Astronauts 'Spacewalk' Without Spacesuits In Cosmic Prank
The three-man crew of the International Space Station plays a cosmic prank on Mission Control on April 1, 2010, April Fool's Day, with a doctored photo of themselves in space without spacesuits. <a href=http://www.space.com/missionlaunches/station-astronauts-prank-100401.html>Full story</a>.
Credit: NASA

The three astronauts living aboard the International Space Station beamed a snapshot of themselves floating in space without spacesuits Thursday in an out-of-this-world April Fool's Day prank on Mission Control.

In the fake spacewalk photo, the three astronauts are floating outside the space station's largest window, waving hello while wearing nothing but t-shirts, slacks and sunglasses.

"You have a real problem, but you know it's outside our capability to help you," astronaut Shannon Lucid radioed the station crew, laughing all the way.

The astronauts told Mission Control not to worry, though. They were indeed wearing sunscreen, eye protection (the sunglasses) and were securely tethered in the photo so they wouldn't drift away.

Also, it was all in good fun [how April Fool's Day began].

"We wanted to welcome you guys to April, and hopefully we brought you guys some smiles and not a lot of nervousness," station astronaut Timothy "T.J."? Creamer of NASA told Mission Control.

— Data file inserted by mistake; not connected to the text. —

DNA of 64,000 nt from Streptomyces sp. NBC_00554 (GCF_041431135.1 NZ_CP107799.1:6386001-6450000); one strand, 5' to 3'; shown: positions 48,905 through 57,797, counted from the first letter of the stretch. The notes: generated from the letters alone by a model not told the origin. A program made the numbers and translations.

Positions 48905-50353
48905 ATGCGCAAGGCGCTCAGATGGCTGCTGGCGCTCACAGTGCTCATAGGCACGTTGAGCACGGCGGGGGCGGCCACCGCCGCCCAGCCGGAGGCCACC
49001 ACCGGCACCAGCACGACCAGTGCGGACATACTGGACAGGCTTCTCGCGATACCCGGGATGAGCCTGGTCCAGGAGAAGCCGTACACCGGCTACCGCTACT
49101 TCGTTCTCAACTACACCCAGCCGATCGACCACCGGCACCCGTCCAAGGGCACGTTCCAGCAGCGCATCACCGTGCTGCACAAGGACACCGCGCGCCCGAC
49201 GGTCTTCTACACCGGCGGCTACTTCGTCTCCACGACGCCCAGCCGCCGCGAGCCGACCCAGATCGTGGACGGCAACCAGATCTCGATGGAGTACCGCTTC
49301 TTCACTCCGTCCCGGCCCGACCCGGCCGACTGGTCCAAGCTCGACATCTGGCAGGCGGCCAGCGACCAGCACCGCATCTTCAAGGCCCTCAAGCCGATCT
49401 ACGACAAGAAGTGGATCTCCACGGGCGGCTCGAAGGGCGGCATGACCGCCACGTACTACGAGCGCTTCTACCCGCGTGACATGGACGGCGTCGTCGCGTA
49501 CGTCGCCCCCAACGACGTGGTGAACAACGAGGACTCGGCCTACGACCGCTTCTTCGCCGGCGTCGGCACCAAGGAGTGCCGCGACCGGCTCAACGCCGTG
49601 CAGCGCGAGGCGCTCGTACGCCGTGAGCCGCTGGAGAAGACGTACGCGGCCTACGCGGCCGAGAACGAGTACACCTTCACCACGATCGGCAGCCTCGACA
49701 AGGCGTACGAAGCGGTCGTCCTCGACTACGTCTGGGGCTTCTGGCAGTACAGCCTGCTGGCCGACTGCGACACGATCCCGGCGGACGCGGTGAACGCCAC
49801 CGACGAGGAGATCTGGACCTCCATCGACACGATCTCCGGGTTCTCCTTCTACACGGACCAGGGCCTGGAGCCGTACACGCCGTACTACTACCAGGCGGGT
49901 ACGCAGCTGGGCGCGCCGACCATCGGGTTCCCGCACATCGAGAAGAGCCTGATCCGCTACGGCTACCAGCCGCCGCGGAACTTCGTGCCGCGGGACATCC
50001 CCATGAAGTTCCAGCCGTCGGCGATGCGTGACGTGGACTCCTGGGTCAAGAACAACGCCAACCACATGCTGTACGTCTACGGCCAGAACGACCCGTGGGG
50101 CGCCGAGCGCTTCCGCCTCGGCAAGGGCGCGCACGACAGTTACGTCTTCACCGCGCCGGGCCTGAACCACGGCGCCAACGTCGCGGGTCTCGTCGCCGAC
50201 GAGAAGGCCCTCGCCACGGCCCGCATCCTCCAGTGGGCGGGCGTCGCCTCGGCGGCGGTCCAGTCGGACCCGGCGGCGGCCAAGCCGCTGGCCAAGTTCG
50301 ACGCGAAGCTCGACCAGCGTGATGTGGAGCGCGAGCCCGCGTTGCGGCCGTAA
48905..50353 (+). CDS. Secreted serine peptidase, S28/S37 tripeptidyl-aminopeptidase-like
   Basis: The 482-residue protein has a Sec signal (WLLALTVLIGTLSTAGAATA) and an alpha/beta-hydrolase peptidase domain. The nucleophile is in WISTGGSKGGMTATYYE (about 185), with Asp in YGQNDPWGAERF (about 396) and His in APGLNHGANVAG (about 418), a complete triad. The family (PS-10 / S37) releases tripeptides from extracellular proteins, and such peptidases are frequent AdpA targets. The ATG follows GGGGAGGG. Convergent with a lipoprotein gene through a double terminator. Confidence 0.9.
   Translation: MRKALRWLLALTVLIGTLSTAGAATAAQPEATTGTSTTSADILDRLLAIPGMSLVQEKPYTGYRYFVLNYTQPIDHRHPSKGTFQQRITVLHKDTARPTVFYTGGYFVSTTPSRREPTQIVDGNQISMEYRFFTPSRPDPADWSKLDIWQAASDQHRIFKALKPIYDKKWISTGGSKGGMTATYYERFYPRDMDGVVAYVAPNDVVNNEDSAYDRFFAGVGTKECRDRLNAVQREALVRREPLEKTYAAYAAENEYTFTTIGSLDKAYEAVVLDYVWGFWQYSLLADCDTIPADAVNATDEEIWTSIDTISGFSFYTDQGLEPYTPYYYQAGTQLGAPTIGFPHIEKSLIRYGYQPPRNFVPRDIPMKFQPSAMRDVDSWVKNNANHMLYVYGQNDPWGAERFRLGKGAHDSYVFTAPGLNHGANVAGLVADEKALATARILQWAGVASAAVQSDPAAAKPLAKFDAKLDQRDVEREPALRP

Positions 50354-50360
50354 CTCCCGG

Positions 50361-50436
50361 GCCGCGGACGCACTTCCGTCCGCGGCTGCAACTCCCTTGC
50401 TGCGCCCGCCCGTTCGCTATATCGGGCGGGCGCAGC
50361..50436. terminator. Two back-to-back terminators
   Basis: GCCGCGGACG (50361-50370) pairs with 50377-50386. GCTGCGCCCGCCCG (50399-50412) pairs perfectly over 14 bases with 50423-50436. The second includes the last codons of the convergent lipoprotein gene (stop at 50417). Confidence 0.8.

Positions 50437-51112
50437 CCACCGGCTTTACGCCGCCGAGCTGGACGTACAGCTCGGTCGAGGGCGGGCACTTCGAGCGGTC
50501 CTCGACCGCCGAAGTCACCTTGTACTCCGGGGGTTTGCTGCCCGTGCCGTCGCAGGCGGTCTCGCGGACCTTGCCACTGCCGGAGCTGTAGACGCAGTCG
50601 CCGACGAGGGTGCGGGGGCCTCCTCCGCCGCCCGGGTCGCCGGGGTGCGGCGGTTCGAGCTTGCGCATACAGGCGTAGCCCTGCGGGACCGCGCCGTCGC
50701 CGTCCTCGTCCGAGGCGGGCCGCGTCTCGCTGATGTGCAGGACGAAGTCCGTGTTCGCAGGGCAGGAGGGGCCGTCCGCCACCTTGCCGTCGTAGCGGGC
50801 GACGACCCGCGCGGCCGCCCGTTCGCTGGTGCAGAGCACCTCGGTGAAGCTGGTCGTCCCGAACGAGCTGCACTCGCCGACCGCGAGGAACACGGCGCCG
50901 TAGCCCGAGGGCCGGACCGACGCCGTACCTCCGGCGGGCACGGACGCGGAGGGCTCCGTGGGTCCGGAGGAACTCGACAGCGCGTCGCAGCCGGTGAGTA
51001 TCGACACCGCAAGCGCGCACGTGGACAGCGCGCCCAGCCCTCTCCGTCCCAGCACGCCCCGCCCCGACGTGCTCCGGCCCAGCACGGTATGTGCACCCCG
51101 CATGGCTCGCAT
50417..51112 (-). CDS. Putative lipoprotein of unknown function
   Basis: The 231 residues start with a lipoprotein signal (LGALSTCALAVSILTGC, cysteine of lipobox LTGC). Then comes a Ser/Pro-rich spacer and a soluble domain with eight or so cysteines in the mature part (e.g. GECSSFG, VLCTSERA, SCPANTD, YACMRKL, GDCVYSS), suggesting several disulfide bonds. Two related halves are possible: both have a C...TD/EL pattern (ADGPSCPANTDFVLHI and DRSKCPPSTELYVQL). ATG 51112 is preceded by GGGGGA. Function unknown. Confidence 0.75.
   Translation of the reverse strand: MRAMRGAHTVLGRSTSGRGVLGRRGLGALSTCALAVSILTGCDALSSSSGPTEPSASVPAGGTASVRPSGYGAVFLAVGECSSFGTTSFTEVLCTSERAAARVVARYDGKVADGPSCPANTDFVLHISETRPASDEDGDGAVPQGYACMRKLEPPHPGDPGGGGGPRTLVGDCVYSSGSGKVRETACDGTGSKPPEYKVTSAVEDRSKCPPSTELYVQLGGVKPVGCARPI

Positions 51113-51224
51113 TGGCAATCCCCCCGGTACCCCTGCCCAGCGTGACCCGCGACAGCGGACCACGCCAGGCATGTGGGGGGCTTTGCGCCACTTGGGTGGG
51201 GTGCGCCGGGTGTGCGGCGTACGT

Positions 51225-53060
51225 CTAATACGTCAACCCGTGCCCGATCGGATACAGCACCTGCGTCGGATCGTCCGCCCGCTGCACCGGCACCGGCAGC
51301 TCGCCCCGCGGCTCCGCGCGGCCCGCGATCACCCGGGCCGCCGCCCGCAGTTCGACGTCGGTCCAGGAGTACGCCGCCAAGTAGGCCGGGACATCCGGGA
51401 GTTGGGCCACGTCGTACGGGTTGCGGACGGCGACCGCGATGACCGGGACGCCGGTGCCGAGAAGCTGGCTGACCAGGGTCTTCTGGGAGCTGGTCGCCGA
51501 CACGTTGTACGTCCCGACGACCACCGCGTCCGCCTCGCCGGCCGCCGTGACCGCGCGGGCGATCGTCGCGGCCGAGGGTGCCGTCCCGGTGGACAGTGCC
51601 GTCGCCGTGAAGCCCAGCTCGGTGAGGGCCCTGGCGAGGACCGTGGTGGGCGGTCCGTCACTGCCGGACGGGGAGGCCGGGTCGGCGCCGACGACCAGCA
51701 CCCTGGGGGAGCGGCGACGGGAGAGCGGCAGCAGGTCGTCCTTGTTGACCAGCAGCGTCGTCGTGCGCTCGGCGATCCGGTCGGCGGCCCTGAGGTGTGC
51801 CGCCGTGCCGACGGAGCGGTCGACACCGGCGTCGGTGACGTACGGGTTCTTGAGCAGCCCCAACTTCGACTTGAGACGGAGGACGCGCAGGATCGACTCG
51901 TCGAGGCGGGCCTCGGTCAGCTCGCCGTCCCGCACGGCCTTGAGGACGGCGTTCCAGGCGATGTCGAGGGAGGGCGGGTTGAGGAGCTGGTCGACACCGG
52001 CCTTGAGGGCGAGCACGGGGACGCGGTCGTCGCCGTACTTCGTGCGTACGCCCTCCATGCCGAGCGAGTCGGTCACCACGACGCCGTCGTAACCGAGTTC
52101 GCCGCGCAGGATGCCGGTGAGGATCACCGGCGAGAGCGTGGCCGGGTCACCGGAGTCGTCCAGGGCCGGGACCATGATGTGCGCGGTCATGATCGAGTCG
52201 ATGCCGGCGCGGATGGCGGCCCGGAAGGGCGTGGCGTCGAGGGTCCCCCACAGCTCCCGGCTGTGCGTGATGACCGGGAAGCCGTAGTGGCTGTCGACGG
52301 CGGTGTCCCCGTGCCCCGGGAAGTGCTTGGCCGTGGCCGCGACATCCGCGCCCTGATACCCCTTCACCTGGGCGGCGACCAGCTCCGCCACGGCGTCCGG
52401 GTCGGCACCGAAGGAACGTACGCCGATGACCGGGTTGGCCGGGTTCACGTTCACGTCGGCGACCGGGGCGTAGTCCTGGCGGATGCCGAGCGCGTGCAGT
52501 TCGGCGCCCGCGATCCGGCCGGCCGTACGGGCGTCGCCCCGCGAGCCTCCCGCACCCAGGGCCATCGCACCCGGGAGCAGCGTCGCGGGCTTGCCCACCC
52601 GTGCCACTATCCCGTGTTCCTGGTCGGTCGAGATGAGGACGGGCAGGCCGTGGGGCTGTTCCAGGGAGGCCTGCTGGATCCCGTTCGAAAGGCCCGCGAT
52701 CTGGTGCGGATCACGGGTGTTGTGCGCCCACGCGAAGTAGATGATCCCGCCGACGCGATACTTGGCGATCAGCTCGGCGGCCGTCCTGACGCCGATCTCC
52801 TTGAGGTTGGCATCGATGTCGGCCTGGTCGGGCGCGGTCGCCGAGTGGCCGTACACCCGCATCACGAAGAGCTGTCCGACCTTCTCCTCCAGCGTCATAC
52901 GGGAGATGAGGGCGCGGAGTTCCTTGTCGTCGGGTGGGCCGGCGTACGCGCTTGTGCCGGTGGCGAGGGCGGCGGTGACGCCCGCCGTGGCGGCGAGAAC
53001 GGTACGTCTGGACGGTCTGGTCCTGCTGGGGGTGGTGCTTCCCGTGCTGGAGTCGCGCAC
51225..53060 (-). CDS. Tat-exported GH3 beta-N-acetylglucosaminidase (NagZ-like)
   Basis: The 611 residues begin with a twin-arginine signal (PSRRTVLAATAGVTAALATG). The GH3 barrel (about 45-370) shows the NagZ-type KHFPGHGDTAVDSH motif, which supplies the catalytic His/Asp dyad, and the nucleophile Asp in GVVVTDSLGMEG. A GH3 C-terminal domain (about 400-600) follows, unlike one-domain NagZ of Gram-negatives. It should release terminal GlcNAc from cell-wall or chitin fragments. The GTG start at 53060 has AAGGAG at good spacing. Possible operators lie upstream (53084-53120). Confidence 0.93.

"You brought a lot of laughs, that's for sure," Lucid replied.

The International Space Station is home to three astronauts from three different countries. In addition to Creamer, an American, the outpost is staffed by Japanese astronaut Soichi Noguchi and Russian cosmonaut Oleg Kotov, who is commanding their Expedition 23 mission.

Space jokes aside, the three station astronauts are about to get really busy, really fast.

A Russian Soyuz rocket is set to blast off early Friday carrying three new members of the space station's crew. Those new additions, two Russians and one American, will arrive on Sunday, one day before NASA's space shuttle Discovery is due to launch on its own mission to the space station.

If all goes well, Discovery will arrive at the station on April 7, just days after the Soyuz, during a planned 13-day mission to deliver 27,000 pounds of supplies, cargo, science experiments and other gear. Three spacewalks are planned.